Turn your song ideas into a great arrangement – 14 tips and tricks to try

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If you really want to make music, the arranging process is just as important as the composition process.

Do it right and you might have a hit song on your hands – do it wrong and you’ll end up with a jumble of ideas.

Here are 14 things you can do to create better arrangements…

1. Learn from the experts

Listen to your favorite tracks and try to figure out what in the arrangements makes them work. The more you listen, the better you will be able to pick out the minor details that are so important.

2. Be critical of your own work

From time to time, try to step back and analyze your own arrangements. It’s easy to get emotionally attached to a part, but if a part isn’t working, be ruthless and let it go. This may set you back a bit in the short term, but it will only make your arrangement better in the long run.

3. Learn music theory

Even a little knowledge can go a long way. It’s neither boring nor scientific, and learning music theory will make it easier for you to analyze what works and what doesn’t in your arrangement – often without even having to listen to it first.

4. Try using vocals alone

“Listen to your favorite tracks and try to figure out what in the arrangements makes them work.”

In a song, singing is king (or queen). They are the focal point of the whole piece, so why not capitalize on that and start or end a song with just the vocals? The effect can be very powerful indeed.

5. Use space wisely

Try to leave space in an arrangement, especially in a verse. You don’t always have to have chord instruments playing – dropping all instruments except drums, vocals/melody and possibly bass can be very punchy, and you also get real impact when the chords come back for the chorus.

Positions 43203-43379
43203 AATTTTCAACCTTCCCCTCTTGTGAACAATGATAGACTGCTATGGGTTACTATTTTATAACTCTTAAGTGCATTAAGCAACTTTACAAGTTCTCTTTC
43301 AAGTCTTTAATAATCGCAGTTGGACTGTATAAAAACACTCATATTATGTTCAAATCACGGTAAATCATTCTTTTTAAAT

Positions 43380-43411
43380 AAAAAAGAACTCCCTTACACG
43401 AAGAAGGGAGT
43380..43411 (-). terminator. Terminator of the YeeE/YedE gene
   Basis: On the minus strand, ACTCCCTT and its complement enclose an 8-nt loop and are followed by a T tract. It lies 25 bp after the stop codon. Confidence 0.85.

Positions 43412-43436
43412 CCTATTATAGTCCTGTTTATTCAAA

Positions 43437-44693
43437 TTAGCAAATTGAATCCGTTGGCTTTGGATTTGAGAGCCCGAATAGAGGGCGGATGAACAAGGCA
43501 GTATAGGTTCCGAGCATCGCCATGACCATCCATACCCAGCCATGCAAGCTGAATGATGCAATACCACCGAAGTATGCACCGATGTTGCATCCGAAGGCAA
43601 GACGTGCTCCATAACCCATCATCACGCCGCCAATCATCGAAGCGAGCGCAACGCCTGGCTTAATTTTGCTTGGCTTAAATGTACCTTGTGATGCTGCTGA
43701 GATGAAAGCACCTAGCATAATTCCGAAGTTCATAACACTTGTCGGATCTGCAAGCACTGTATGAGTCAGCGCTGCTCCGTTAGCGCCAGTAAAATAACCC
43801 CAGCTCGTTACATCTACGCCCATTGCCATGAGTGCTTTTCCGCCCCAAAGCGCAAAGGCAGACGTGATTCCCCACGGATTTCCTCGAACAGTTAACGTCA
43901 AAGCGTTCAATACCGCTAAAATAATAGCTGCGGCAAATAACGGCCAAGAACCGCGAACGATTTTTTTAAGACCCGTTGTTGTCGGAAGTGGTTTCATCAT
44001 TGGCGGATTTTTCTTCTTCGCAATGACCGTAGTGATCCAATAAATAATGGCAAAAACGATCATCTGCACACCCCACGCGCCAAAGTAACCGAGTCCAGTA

6. Vary your refrains

If you have a main hook or chorus that repeats a lot, things can get boring. Try swapping instruments, changing dynamics, or switching parts mid-section to add some variety.

7. Avoid the clash

Be aware of melodies that clash and parts that take up too much space. If you have a voice or a melody, you will need to give it some space. Having a lead guitar or synth with a similar tone to the melody playing something different can clutter things up.

8. Try unusual instruments

If you’re tired of the same old sounds in your songs, try something a little weird. You can even sample things that aren’t instruments at all; in fact anything that makes noise is fine. These aren’t necessarily novelty noises either – see if you can turn them into something musical.

9. Layer

The easiest way to make your mix bigger is to have multiple instruments playing the same part, and sometimes even multiple instances of the same instrument playing the same part.

10. Use pad sounds

“Letting go of all instruments except drums, vocals/melody and possibly bass can be very striking.”

Pad sounds are soft, sustained background sounds that don’t usually grab your attention but are instead used to add ambience or a bit of depth to an arrangement. If your song sounds a little thin and you’re not sure why, a pad might be the answer.

11. Be aware of the rhythm

You may want all instruments to “lock” together and play the same rhythm; you may want them to play different rhythms. Whatever you choose to do, however, make sure it’s a conscious decision, as not paying attention to the beat will make your arrangement sloppy and disjointed.

12. Be aware of expectations

When arranging, sometimes it’s best to do the obvious and get the big chorus out at the end – that’s what people will expect and probably what they’ll want to hear. Likewise, defying expectations and going somewhere that isn’t immediately obvious can be a very effective decision.

13. Make your intro count

The hard truth is that most listeners aren’t patient and will often judge your track in the first few seconds. The intro isn’t just the bit before the melody or vocals kick in – it’s a very important section on its own, so spend some time making it perfect.

14. Remember to register

The register of a part is the pitch at which it is played – for example, a piano part played in a high register would be played high (to the right) on the keyboard. If all the parts are in the same register in your track, the sound will probably be dull or too dense. Try spreading out the parts a bit and changing registers as the song progresses.

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